What to Do After a Tornado
Tornados can cause tremendous damage. If you are in the path of one, the experience can be frightening. Tornado damages are possible no matter how much you prepare in advance.
However, that doesn’t mean you shouldn’t try to be prepared for a tornado ahead of time. It is essential to plan in case of a tornado strike—especially if you live in an area that is prone to these forces of nature.
Below you’ll find our tips for what to do after a tornado to recover and stay safe.
What Are the Effects After a Tornado?
Unfortunately, there may be damage to your home and other structures depending on the strength of the tornado. The aftermath of a tornado may involve injuries and even deaths.
The strong winds from the tornado are what causes damage and flying debris. These winds may reach up to 300 mph and have the power to rip buildings and homes to shreds. They can also turn debris into deadly objects.
The rating scale for tornadoes is based entirely on the damage they cause. The wind speeds are estimated from the damage.
Do This Immediately After a Tornado Passes through Your Area:
- Try to stay as calm as possible.
- Check for injuries. Get medical assistance immediately.
- Don’t attempt to move seriously injured people unless they are in immediate danger of further injury.
- Stay clear of fallen power lines and broken utility lines.
- If there is a power outage, save your phone battery for emergencies and to let family and friends know you are safe.
- Report downed power lines or broken gas lines.
- Stay informed. Listen to local news or an NOAA Weather Radio to stay updated about watches and warnings. Remember that multiple rounds of thunderstorms capable of producing tornadoes are possible during severe weather outbreaks.
What to Do Days or Weeks After a Tornado Strikes:
- Don’t enter damaged buildings until they are safe.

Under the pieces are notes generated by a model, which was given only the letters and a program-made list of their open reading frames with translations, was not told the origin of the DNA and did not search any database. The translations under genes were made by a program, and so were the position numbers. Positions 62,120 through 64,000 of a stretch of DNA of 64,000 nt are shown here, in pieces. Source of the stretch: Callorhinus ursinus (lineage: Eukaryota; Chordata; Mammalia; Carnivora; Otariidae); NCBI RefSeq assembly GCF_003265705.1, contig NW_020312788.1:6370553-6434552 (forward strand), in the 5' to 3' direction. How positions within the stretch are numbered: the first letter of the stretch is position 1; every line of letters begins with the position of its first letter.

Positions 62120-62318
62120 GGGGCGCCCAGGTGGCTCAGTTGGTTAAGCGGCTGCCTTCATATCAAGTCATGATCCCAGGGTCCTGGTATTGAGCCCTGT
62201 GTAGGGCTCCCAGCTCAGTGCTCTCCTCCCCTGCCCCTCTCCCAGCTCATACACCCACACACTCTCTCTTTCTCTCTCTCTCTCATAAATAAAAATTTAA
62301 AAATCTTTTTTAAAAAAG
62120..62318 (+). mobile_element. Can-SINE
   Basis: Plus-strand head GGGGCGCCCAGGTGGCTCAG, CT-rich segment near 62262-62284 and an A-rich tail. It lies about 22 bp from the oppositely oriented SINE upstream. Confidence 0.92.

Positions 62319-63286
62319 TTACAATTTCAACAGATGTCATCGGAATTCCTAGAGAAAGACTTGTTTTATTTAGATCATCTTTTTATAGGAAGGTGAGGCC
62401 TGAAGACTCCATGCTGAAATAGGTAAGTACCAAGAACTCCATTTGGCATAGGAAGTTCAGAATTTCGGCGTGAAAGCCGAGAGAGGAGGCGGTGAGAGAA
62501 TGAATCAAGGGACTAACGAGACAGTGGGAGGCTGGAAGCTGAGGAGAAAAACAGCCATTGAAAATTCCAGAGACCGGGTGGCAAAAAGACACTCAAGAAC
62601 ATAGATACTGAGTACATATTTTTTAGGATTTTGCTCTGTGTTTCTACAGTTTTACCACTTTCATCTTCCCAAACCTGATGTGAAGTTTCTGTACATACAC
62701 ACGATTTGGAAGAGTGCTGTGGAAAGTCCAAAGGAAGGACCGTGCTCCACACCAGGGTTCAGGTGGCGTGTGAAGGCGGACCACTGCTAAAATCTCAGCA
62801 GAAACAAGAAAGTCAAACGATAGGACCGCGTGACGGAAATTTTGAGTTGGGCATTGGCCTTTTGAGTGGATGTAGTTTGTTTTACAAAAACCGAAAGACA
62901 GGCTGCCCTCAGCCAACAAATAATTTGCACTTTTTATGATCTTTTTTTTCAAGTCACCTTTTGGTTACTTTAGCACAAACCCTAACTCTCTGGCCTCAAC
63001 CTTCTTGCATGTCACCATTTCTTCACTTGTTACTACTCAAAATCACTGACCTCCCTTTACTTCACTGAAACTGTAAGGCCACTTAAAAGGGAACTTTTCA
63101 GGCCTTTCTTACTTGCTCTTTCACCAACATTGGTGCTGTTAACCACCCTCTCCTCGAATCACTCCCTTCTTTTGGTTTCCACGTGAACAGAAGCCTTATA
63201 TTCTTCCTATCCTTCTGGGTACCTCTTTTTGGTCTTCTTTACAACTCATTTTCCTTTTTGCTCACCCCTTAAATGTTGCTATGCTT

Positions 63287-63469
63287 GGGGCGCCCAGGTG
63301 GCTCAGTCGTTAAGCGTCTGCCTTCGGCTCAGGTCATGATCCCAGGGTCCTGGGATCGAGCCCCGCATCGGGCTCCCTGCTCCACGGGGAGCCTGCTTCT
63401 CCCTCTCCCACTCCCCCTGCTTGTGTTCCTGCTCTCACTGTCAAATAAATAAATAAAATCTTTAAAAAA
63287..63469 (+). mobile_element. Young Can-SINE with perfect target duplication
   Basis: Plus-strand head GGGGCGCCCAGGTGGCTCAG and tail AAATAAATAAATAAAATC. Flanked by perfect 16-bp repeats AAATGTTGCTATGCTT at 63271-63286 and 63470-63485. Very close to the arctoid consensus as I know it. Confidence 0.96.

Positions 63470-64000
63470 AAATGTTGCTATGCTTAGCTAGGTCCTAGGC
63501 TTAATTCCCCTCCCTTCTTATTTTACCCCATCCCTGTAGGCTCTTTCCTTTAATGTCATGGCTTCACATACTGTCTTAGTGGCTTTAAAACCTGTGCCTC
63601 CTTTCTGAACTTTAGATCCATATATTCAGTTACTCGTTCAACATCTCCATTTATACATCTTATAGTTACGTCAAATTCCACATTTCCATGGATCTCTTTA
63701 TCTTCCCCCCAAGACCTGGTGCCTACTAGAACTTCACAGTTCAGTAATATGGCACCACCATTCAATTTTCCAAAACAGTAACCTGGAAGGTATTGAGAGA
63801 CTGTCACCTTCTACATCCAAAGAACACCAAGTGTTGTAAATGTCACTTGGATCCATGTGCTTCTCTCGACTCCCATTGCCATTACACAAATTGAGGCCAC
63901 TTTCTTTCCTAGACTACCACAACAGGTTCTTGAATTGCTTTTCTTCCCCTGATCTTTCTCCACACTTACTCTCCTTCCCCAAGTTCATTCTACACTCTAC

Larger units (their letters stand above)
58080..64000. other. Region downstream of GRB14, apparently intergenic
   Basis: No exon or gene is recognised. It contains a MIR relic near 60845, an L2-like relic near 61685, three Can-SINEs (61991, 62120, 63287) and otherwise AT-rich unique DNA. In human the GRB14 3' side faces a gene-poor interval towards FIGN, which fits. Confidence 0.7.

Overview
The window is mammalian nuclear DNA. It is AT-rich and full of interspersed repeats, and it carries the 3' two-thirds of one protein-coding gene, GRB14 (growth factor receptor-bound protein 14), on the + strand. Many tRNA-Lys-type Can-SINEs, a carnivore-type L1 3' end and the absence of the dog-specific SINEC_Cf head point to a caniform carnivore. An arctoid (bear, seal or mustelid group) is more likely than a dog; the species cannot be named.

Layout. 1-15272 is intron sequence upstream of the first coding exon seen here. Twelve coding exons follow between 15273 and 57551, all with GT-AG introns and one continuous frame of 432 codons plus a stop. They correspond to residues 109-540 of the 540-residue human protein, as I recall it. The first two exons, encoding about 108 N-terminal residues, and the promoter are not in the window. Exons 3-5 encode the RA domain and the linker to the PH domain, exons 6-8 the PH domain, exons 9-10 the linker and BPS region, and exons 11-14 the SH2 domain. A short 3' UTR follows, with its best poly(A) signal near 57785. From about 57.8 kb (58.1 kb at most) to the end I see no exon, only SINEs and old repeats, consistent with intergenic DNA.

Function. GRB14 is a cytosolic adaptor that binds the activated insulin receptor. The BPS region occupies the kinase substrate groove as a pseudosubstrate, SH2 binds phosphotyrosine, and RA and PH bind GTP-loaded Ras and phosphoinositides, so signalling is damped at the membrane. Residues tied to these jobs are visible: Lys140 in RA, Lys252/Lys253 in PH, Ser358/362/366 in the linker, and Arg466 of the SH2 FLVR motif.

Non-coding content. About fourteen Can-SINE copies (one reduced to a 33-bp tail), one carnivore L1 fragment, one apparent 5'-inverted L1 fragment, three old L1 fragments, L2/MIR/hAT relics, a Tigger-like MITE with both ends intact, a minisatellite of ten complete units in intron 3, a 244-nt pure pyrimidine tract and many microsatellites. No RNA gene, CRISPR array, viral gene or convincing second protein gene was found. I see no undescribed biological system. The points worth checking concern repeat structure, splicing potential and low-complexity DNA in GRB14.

- Wear proper clothing, gloves, etc. when you enter a damaged building or home.
- Be careful of hazards from exposed nails and broken glass.
- Assess tornado damage and inspect for any structure issues
- If you see frayed wiring or sparks or smell something burning, shut off the electrical system at the main circuit breaker.
- Tornado damage is generally covered under homeowners’ insurance policies. Contact your insurance agent to start your claims process.
- Take pictures of the damage to your home, inside and out.
For the future, you may want to consider ways to protect your home with additional safety measures, such as a safe room, impact-resistance roofs, etc.
Cleaning Up and Moving Forward
Moving forward after a tornado may take time as you rebuild. Its long-term effects may linger physically, financially, and emotionally. Anxiety symptoms may not appear for weeks or even months after it happens. If you or a family member is suffering from anxiety or depression, seek professional assistance. The above tips should help you recover and pick up the pieces should a tornado ever pass.
Did you know that InsureOne offers homeowners insurance? Stay prepared for any natural disaster and get a free home insurance quote today online or over the phone.